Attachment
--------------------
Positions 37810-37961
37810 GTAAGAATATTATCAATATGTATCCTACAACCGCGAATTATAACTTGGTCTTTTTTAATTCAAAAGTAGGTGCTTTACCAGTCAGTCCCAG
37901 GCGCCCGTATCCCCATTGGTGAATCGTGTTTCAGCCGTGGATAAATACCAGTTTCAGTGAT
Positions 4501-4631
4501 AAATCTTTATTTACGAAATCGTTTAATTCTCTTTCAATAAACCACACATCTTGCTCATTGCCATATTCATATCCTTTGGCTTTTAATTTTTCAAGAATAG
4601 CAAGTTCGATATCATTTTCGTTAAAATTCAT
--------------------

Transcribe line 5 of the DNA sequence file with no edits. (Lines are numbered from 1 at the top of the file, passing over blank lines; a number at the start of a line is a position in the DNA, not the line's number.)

4501 AAATCTTTATTTACGAAATCGTTTAATTCTCTTTCAATAAACCACACATCTTGCTCATTGCCATATTCATATCCTTTGGCTTTTAATTTTTCAAGAATAG